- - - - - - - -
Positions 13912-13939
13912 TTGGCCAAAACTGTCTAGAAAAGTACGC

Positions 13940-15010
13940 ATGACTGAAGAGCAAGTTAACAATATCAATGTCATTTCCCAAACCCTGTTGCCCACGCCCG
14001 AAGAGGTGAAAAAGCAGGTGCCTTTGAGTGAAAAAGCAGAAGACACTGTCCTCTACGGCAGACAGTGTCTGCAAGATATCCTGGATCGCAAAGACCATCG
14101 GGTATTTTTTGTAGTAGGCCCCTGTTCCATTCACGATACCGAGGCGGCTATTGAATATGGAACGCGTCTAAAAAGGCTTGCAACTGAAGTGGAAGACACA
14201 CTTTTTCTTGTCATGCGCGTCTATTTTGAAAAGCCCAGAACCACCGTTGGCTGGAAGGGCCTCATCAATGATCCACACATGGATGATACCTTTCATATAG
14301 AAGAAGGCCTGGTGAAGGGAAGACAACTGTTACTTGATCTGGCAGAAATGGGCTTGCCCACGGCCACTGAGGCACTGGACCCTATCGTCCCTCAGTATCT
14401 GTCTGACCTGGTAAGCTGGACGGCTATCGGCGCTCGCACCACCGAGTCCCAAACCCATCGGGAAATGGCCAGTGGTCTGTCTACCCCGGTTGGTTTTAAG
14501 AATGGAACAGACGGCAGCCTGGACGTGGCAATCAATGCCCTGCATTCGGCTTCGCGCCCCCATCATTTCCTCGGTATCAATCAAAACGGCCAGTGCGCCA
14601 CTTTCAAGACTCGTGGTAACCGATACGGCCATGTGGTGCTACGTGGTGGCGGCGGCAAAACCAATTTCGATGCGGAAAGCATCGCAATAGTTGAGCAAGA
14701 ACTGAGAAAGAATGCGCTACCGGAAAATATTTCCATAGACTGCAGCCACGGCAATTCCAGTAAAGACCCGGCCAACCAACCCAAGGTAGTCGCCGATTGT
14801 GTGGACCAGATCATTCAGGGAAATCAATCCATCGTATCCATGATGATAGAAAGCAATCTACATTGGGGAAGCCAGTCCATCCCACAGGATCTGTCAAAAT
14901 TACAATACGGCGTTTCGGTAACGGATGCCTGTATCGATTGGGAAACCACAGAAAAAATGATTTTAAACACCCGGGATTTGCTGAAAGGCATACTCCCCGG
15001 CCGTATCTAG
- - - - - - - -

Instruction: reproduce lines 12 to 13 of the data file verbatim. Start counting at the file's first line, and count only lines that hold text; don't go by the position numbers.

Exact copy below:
14701 ACTGAGAAAGAATGCGCTACCGGAAAATATTTCCATAGACTGCAGCCACGGCAATTCCAGTAAAGACCCGGCCAACCAACCCAAGGTAGTCGCCGATTGT
14801 GTGGACCAGATCATTCAGGGAAATCAATCCATCGTATCCATGATGATAGAAAGCAATCTACATTGGGGAAGCCAGTCCATCCCACAGGATCTGTCAAAAT